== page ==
2. Minimum admission standards to the College of Business Administration Doctor of Philosophy program consist of the following: GPA of the last accredited degree (2.5 minimum) x 200 + GMAT (550 minimum) = 1250 or better; or GPA of the last accredited degree (2.5 minimum) x 200 + GRE (1250 minimum on the combined verbal and quantitative scores only) = 1950 or better. A minimum 25th percentile on the verbal portion is required on both formulas.
3. Provide the Toulouse School of Graduate Studies with an official copy of the score made on either the Graduate Management Admission Test (GMAT) or the Graduate Record Examination (GRE), an official copy of the TOEFL score, if required, and official transcripts from all universities previously attended. Any test scores (GMAT, GRE, TOEFL) submitted in support of an application for admission to the College of Business Administration PhD program must have been earned no more than seven years prior to the date sought for admission.
4. Submit a completed Supplementary Information Form to the Office of Graduate Studies, College of Business Administration.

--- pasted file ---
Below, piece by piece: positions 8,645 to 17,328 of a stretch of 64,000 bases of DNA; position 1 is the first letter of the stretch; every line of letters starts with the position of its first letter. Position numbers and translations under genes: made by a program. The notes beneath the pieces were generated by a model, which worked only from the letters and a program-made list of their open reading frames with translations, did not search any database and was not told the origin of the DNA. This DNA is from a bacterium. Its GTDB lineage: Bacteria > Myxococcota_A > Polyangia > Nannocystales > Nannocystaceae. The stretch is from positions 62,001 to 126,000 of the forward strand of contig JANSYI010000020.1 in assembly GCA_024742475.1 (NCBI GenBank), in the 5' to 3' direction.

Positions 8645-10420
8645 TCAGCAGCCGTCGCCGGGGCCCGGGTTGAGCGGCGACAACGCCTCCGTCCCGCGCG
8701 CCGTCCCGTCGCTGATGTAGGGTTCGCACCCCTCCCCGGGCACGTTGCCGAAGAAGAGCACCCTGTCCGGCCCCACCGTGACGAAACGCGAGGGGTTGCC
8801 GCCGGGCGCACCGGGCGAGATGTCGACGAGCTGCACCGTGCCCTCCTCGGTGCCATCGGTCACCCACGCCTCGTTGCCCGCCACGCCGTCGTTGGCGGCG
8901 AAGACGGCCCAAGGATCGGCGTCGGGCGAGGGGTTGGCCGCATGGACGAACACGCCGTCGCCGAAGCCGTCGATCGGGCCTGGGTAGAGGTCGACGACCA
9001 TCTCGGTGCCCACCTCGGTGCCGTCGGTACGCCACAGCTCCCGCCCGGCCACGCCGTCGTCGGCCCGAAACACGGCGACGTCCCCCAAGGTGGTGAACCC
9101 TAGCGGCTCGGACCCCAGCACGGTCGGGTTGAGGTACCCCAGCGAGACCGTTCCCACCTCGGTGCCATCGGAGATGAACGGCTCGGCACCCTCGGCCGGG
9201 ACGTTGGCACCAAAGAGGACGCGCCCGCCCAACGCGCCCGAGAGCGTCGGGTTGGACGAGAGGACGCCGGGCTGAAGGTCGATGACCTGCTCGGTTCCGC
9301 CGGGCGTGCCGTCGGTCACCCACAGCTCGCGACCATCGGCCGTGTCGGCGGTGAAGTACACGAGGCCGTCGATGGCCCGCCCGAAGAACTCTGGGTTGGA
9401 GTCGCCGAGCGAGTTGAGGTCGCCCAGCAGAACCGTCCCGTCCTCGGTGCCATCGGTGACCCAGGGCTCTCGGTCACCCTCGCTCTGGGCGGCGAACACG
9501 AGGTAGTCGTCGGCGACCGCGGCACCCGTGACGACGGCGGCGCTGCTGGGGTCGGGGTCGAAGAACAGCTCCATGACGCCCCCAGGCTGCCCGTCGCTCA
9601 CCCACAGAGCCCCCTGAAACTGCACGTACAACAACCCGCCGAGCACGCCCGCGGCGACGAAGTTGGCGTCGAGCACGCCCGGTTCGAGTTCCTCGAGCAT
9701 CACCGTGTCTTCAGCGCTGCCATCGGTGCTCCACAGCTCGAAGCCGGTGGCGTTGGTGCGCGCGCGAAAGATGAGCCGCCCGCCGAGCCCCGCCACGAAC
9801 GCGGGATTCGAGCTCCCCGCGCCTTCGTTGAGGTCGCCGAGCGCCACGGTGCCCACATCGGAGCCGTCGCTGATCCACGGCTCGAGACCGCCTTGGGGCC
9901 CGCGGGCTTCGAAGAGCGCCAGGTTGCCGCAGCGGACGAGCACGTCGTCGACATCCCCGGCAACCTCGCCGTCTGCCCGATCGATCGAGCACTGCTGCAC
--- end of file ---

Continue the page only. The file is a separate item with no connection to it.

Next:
5. Request three individuals (usually university professors) to complete and return a Doctoral Applicant Evaluation Form. These forms may be obtained from the Office of Graduate Studies, College of Business Administration.
For further information concerning the doctoral program in business administration and specific admission requirements, contact the Office of Graduate Studies, College of Business Administration.
If during any regular (fall or spring) semester a PhD student is not enrolled in any approved course work, the student will be placed on inactive status. After two regular semesters in sequence on inactive status, the student will be removed from the PhD program unless the non-enrollment is approved by the student's department. Students may be removed from the program immediately upon receipt of a letter indicating their intent to withdraw from the program.